VAN BRUNT, P.J., PATTERSON and McLAUGHLIN, JJ., concurred; INGRAHAM, J., dissented.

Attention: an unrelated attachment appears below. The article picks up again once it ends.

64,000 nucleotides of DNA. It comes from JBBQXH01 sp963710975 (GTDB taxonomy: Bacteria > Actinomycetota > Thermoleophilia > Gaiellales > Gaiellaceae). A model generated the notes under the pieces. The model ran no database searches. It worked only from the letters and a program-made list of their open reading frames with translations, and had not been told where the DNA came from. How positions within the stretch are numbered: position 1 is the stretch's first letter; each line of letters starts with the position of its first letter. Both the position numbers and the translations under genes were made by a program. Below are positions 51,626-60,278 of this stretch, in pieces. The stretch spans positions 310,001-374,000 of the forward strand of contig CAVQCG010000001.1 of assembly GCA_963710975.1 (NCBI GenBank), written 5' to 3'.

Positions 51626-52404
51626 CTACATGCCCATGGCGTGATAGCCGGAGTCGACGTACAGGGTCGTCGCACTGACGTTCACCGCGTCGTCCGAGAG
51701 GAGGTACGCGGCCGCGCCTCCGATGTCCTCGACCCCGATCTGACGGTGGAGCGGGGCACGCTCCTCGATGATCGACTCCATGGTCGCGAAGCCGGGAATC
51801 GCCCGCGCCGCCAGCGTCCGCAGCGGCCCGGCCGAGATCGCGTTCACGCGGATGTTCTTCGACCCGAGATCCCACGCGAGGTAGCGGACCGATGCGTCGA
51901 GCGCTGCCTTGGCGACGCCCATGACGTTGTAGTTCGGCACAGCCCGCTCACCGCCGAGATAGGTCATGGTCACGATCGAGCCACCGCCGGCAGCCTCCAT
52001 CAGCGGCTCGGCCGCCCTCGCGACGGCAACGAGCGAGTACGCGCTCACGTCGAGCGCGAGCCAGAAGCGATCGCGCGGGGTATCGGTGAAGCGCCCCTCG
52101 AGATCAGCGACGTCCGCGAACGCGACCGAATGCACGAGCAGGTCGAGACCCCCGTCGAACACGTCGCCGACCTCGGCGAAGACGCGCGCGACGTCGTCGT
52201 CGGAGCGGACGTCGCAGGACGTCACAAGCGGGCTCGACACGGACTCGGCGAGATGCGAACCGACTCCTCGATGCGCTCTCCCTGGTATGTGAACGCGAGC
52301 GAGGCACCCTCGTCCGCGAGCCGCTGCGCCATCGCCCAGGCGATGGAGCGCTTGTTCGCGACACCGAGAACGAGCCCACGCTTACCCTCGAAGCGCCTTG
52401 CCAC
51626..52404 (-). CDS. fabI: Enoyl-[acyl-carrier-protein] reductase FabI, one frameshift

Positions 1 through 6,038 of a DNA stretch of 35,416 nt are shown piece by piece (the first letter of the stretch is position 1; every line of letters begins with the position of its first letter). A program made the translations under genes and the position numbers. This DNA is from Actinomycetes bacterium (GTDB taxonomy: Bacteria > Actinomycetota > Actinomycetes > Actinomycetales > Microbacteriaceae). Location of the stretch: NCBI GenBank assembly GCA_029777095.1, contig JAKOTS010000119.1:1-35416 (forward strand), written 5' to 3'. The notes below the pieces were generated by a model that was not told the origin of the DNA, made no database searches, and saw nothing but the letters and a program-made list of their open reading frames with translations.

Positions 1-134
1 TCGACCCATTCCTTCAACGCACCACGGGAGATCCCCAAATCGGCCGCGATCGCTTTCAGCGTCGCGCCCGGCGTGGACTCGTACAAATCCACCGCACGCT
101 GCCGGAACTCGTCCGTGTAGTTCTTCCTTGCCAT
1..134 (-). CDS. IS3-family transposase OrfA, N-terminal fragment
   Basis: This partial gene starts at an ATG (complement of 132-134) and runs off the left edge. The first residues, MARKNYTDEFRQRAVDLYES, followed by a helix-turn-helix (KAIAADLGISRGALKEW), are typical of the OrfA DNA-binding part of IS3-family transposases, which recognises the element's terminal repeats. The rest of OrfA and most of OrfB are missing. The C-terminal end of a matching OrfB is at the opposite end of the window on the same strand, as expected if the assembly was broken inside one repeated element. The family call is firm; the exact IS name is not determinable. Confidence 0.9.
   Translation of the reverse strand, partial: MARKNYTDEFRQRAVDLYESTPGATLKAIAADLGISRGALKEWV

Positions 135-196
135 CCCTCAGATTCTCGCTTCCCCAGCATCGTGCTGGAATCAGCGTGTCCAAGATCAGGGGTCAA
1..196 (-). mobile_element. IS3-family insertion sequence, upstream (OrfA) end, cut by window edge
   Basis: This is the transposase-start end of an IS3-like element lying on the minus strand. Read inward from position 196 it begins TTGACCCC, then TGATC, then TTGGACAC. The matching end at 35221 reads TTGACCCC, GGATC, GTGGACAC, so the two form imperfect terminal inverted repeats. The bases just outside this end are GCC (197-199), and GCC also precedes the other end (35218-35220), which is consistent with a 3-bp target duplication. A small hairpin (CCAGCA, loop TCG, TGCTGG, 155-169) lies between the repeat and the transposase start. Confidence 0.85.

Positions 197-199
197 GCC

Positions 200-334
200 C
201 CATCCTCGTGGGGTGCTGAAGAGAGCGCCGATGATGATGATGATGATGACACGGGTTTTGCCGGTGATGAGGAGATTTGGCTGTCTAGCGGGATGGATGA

On the 19th day of March, 1895, Rachel Lenox Kennedy, the decedent, executed a last will and testament which had been carefully prepared by her legal adviser, and which disposed of all her property. On the 7th of November, 1897, she executed a codicil to this will by which she made a few additional legacies and reaffirmed the will. In a letter to her attorney in answer to a letter inclosing the codicil, she said: "Your letter with paper enclosed was received this evening I am much obliged to you for sending it to me so promptly, it is exactly what I want I have nothing to suggest." Subsequent to sending this letter she executed the codicil, and the will and codicil were in existence in the early part of June, 1896. At this time the decedent was in bad health, and her medical adviser had come to the conclusion that she was suffering from a disease from which she could not recover, but no communication seems to have been made to her of that fact. On the twenty-first of June she left New York for a summer resort on the coast of Maine. It does not appear that she took the will with her to Maine, although as she took some papers with her it is not impossible that she did. She died on July 31, 1898, without returning to New York, and after her death no will was found. It did not appear that there was any change in the circumstances of the decedent after the execution of this codicil, or that anything happened that would indicate a change of intention as to the testamentary disposition of her property. It did appear that she was extremely careless with her papers and securities; that at one time she lost this will and was unable to find it for some time; that she left a codicil to her will in a cab, and the will seems to have been kept in a desk or closet in her house. These facts, coupled with the interest that she took in charities, for which provision was made, certainly produce an impression that she did not intend to die intestate, and that her will and codicil had in some way been lost or mislaid. I quite agree, however, that this is not sufficient to overcome the presumption that arises from the disappearance of the will, and that from this evidence the court would not have been justified in finding that the will was in existence at the death of the decedent, or that it had been fraudulently destroyed during her life. It is only fair to add that I cannot find in this evidence anything that would justify even a suspicion that Mr. Kennedy was in any way connected with the disappearance of the will. Upon the trial there was admitted a large mass of testimony relating to the acts and declarations of the decedent from the time that she executed the will to her death. The proponent also offered to prove certain declarations of the decedent, both before and after she left New York on the twenty-first of June, which tended to show that she understood that the will was in existence; but this was objected to by the contestants and excluded by the surrogate.